"There is this wicked set-up in Ireland, the colonial relationship with the UK, which is abysmal, it is appalling and has kept Irish distribution poor for many years.

"One of the nicest things that happened recently was the emergence of Element, an Irish-owned and managed distribution company."

Mr Perry said we could follow the lead of Austria and make films in our own right.

"Austria is a good example for the Irish. It has the same sense of living in the shadow of a bigger country and having a strange colonial relationship in terms of distributors."

He said producers have a responsibility to steer Irish cinema the right way.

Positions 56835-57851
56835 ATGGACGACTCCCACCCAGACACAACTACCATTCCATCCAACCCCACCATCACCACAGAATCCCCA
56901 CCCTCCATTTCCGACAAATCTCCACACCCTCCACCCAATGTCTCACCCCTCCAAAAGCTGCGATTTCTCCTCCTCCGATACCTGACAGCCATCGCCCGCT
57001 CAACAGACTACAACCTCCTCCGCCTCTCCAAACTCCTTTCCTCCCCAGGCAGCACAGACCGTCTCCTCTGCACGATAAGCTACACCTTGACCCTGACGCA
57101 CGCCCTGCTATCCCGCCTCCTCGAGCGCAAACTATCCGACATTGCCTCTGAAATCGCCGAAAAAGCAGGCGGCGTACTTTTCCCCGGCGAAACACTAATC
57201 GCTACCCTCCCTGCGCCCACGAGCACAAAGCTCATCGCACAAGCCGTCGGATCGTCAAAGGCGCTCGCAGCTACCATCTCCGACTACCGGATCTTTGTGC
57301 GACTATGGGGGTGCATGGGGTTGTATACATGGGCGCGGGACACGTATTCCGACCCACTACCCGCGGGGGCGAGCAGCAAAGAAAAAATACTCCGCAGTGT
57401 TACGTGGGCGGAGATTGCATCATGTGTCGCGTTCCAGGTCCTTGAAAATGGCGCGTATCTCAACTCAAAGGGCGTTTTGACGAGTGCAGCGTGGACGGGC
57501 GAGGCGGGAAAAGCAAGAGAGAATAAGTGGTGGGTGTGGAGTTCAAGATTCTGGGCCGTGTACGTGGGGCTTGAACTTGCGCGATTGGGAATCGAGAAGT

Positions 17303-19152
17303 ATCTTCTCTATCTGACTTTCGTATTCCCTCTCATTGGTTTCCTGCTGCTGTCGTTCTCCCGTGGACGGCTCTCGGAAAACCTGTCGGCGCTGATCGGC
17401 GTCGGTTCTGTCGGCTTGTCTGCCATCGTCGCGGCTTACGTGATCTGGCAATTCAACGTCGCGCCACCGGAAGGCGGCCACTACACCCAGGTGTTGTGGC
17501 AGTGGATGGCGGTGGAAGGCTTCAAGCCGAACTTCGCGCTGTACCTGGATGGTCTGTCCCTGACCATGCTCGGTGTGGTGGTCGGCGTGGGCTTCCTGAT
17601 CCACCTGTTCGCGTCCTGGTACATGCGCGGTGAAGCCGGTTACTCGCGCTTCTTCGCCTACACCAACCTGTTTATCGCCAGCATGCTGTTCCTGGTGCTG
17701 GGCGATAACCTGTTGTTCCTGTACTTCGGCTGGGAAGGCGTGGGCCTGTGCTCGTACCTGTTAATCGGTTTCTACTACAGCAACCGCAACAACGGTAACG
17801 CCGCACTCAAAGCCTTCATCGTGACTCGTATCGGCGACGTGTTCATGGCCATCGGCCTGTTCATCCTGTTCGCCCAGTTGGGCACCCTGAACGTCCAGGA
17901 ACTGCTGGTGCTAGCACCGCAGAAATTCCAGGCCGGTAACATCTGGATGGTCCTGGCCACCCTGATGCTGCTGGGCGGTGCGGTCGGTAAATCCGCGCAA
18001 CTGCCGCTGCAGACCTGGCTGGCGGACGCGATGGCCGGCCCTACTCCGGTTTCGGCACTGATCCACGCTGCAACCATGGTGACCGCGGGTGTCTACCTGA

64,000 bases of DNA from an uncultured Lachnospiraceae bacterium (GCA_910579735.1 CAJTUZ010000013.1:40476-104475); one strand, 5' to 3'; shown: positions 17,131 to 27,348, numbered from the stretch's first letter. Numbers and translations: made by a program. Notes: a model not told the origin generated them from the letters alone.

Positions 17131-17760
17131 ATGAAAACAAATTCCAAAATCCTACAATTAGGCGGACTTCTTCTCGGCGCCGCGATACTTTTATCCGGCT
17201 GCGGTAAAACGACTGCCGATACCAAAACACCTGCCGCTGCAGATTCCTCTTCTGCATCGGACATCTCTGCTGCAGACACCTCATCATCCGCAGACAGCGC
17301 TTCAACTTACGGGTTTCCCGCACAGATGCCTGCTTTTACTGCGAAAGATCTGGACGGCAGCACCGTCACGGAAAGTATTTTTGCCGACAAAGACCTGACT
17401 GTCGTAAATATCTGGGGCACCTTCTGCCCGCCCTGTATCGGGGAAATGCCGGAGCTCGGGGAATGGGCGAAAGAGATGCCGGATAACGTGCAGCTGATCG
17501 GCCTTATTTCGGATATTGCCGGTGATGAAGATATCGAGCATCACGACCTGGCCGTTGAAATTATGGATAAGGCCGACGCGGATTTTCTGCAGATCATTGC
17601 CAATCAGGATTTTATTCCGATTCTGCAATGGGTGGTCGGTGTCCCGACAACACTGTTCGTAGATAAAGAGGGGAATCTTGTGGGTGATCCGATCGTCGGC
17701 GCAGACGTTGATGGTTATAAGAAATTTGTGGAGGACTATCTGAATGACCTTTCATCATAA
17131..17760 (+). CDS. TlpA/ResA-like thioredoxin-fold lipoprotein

"I felt some producers were leading Irish cinema in the wrong direction, in other words trying to go head to head with Hollywood.

"Producers need to make as close a connection as possible to partners in Europe."

Perry said that the international success of the low-budget film Once -- which won the Oscar for Best Original Songwith Glen Hansard and Marketa Irglova's song Falling Slowly at the Oscars last week -- was a sign we are coming into our own. He also praised such films as Adam and Paul and Garage, by director Lenny Abrahamson.

Monday 3 March 2008

Library Week

Library Week Ireland is organising talks, exhibitions, lectures and other events in libraries across Ireland this week until March 9th. Support your local library and see what's happening in your area.

Book Festival

The Dublin Book Festival will take place from Friday 7th to Sunday 9th March in Dublin's City Hall, Dame Street, Dublin 2. It will feature panels and interviews with a range of Irish writers, and should be of interest to readers of all kinds of literature.